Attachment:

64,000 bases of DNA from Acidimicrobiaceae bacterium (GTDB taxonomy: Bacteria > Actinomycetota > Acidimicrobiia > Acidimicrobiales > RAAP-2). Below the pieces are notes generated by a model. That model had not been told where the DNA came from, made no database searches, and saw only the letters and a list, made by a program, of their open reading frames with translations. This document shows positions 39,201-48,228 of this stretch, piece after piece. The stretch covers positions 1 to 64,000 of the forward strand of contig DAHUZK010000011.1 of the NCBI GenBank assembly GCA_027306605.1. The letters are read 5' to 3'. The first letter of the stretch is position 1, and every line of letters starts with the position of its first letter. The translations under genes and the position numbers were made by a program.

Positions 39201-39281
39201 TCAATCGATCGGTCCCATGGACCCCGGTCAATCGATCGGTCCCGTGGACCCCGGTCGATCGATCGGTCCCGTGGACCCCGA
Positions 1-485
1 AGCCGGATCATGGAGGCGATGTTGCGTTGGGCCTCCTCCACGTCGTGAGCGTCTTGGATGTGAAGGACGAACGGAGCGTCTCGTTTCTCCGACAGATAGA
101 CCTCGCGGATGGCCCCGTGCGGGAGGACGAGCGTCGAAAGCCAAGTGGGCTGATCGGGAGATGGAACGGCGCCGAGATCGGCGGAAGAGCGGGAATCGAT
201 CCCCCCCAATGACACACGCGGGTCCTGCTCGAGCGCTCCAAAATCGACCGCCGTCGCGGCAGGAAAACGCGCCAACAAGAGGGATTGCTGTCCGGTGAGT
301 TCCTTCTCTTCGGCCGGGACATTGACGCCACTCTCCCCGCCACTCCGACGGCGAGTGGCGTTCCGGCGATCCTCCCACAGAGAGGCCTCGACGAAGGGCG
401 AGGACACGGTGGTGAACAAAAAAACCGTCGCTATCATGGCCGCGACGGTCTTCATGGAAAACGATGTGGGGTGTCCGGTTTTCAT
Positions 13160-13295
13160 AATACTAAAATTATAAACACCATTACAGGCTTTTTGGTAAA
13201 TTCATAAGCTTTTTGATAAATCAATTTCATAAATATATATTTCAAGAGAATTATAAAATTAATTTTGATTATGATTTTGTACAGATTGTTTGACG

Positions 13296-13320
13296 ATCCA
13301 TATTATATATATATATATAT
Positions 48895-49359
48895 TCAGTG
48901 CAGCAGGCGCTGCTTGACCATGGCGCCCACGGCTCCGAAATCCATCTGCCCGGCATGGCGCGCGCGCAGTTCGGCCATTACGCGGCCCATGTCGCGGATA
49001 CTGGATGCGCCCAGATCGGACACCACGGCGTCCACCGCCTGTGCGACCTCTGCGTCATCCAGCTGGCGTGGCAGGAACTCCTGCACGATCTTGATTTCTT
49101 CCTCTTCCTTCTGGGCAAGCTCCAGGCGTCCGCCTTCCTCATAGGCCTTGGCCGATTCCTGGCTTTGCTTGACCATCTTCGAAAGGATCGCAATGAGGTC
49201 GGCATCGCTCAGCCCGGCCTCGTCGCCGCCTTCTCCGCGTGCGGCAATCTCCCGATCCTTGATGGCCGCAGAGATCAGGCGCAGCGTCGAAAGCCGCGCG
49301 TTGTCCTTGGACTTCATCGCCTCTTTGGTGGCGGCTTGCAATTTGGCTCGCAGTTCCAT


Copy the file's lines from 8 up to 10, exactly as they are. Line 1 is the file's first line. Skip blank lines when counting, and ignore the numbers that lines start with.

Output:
301 TCCTTCTCTTCGGCCGGGACATTGACGCCACTCTCCCCGCCACTCCGACGGCGAGTGGCGTTCCGGCGATCCTCCCACAGAGAGGCCTCGACGAAGGGCG
401 AGGACACGGTGGTGAACAAAAAAACCGTCGCTATCATGGCCGCGACGGTCTTCATGGAAAACGATGTGGGGTGTCCGGTTTTCAT
Positions 13160-13295